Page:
West Jordan • The late Anthony Bourdain, world traveler and celebrated television host, pegged Filipino food as having a “really bright future” in the United States.

Now, its time has finally come in Utah, with the opening of BFF Turon.

It is owned and operated by four women — Yaye Sherer, Loida Torres, Sonia Aquino and Edna Rubi — all born in the Philippines and focused on bringing the food of their heritage to the Wasatch Front. The eatery is an offshoot of their Star Events catering company. (The first letter of each of their last names form the acronym for the company.)

Everything at BFF Turon is served turo turo, or cafeteria style. Translated literally turo means you point to order as you might with street cart foods. The system is helpful here if you aren’t familiar with Filipino food because you’ll get an explanation — and a sample if you’d like — of items you’re interested in.

Food is served in 8-ounce containers or on Styrofoam plates. A self-serve condiment bar is nearby.

With heavy cultural influences from China and Spain, you’ll see many familiar foods at BFF Turon. Most intriguing is that pork — and really the entire pig — is far and away the favorite protein.

On my first visit to BFF Turon, I left my dinner selections to those who know the food best — the servers behind the steam table. They kindly explained each of the eight offerings and then suggested their favorites — sisig and Bicol Express.

I later found a description of sisig ($5.49) that called it a “jumble of pig parts” suggesting that ears, snout, cheek, belly and many other chopped pieces (including some organs) are traditionally incorporated into this seared meat dish seasoned with vinegar, chili, lime and onion. While I didn’t identify any particular porcine parts, I did enjoy this dish immensely with its smoky and sour undertones.

I was equally impressed with Bicol Express ($5.49), a popular dish in Manila, best described as a coconut milk stew infused with a lot of hot chilies, onion and garlic and filled with tender pork that’s typically enjoyed over steamed rice.

Continuing to make use of the whole pig, pork dinuguan ($5.49) might not be for everyone, but for those who have a fondness for blood stew, BFF Turon makes a great one. The savory gravy is made from pig’s blood, cut with vinegar and accented with garlic and chili.

Often referred to as the national dish of the Philippines, adobo is a regular offering at BFF Turon. Pork ($5.49) or chicken ($4.49) are marinated in a base of vinegar, soy sauce and other aromatics, then slowly simmered. The result is an appetizing, slightly acidic meat entrée that pairs well with the pancit noodles that accompany any combo meal or can be added as a side for $4.

Introduced by the Chinese and now localized into a variety of offerings, pancit bihon guisado is a simple, rice vermicelli noodle stir fried along with chicken, pork, cabbage, carrots and soy sauce. At BFF, these noodles are surprisingly crave-worthy — whether warm off the serving table or cold straight out of the refrigerator as leftovers.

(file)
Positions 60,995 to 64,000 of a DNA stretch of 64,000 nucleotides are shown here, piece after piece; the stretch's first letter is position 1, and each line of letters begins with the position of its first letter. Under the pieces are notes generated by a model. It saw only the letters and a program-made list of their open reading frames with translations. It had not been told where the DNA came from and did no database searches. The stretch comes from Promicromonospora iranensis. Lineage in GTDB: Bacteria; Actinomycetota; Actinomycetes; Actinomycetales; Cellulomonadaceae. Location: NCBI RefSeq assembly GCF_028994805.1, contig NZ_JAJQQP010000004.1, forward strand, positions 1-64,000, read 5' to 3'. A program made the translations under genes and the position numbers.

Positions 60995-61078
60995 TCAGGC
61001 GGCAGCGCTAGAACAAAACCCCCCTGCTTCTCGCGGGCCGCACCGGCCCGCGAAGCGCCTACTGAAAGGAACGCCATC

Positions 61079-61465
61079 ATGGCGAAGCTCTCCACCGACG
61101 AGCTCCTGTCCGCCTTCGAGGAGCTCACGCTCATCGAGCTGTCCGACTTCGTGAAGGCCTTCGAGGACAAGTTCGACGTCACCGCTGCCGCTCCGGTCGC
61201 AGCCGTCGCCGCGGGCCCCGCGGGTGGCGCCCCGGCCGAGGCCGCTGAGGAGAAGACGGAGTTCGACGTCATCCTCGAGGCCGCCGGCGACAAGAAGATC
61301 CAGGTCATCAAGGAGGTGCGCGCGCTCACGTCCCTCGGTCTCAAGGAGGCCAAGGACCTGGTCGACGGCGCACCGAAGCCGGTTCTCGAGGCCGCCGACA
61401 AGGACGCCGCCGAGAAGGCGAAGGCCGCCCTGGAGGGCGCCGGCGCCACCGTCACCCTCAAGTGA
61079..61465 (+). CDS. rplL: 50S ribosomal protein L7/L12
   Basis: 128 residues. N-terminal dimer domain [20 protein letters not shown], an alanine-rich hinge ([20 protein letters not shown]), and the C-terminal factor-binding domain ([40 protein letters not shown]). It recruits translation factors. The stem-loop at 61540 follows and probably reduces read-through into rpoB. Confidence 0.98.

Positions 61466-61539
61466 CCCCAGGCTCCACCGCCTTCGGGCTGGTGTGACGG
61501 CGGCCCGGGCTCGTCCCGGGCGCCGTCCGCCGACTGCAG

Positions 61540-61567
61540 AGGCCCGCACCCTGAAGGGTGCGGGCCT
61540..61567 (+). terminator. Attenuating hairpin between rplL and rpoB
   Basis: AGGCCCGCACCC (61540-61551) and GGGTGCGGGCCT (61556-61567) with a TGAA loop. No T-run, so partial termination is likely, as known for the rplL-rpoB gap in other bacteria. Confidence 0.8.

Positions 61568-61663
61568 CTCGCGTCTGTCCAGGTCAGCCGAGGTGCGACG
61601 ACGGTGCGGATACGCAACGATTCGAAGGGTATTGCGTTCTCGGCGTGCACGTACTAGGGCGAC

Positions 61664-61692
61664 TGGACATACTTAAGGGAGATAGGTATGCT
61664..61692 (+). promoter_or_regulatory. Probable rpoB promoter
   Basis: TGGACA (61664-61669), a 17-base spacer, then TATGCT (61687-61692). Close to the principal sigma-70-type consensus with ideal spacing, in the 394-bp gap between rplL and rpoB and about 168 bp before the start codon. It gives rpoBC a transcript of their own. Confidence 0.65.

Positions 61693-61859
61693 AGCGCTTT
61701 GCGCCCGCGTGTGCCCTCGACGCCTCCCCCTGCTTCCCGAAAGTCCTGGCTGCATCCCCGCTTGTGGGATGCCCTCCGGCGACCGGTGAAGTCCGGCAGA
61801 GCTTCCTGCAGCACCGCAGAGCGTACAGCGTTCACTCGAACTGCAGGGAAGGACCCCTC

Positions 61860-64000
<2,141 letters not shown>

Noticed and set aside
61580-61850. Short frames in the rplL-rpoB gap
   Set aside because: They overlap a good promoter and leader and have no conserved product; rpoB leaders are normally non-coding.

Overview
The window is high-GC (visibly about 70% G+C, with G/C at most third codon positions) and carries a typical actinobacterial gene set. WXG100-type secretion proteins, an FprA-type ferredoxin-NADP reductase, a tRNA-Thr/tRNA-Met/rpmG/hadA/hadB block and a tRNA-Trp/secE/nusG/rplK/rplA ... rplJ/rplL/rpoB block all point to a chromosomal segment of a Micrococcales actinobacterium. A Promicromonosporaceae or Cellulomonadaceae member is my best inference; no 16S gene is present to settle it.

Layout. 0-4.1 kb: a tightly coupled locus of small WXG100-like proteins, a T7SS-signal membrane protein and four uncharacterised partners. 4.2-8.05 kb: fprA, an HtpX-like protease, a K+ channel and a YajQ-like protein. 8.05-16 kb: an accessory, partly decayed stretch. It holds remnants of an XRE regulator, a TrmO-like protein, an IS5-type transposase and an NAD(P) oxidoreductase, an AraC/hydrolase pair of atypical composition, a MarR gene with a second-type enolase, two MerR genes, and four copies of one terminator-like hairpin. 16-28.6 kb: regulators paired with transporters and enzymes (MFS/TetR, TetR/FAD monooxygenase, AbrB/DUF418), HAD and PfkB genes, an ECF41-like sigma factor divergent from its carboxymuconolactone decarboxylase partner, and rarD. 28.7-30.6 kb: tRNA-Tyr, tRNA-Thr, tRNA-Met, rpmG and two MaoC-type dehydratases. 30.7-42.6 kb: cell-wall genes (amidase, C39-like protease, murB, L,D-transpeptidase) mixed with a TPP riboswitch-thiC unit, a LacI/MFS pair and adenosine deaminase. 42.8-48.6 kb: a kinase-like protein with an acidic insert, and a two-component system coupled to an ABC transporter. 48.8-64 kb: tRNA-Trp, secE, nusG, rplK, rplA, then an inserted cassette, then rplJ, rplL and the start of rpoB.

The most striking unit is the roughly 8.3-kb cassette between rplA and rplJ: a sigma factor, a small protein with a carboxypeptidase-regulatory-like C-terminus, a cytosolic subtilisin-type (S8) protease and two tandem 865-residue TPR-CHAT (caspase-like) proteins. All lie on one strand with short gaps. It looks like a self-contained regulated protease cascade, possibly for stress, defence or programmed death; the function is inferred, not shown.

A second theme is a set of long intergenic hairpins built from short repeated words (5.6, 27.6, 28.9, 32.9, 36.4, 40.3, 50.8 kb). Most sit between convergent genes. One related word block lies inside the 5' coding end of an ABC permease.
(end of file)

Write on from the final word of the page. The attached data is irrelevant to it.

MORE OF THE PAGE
Other protein options included a hearty beef caldereta ($5.99), a tomato-based stew loaded with chunks of tender beef, carrots and potatoes, and a rather one-note chicken curry ($4.49).

A must-have at BFF Turon is an order (or two) of savory lumpia (six for $3), another example of the Chinese influence found in Filipino cuisine. These miniature egg rolls are filled with minced pork, cabbage and carrots stuffed inside the lumpia wrappers and served with a side of sweet and sour dipping sauce you’ll recognize instantly.

The name of the restaurant pays tribute to the sweet Filipino snack called turon or banana lumpia. This deep-fried spring roll is filled with slices of banana and dusted with brown sugar. You’ll get three rolls for $3.30, and they are a slightly sweet way to end a meal.

Perhaps the most disappointing part of dining at BFF Turon is that such wonderful food is served on Styrofoam plates and bowls. No matter; get it to go and serve it at home on your own dishes — you won’t be disappointed in the interim as the flavors tend to meld together more over time.

If you choose to dine in, the restaurant is clean, bright and comfortable. It’s one of the first tenants in a strip mall, so parking is plentiful and access from Redwood Road is easy.

Adventurous diners will delight in the rotating dishes available on the hot line each day. But if you’re looking for something specific, it’s best to call ahead and confirm it’s being served. I’ve seen both a whole fried fish and deep-fried pork belly but missed out on both as they were sold before it was our turn to order.

Refreshingly, employees are knowledgeable and passionate about the food they are serving and eager to share their recommendations. BFF Turon is worth exploring for a taste of the Philippines.

Heather L. King also owns slclunches.com and can be found on social media @slclunches.

BFF Turon • ★★★ (out of ★★★★) From adobo to pancit and lumpia to sisig, get a taste of the savory pork dishes that define Filipino food.


Food • ★★★1/2
Mood • ★★
Service • ★★★
Noise • 1 bell
Hours: Open Monday through Saturday 11 a.m. to 9 p.m.; closed Sunday.
Entrée Price: $
Location • 8860 S Redwood Road, Unit 103, West Jordan; 385-557-2909 or www.stareventscatering.com
Children’s Menu • No
Liquor • No
Reservations • No
Takeout • Yes
Wheelchair access • Yes
Outdoor dining • No
Onsite parking • Yes
Credit cards • All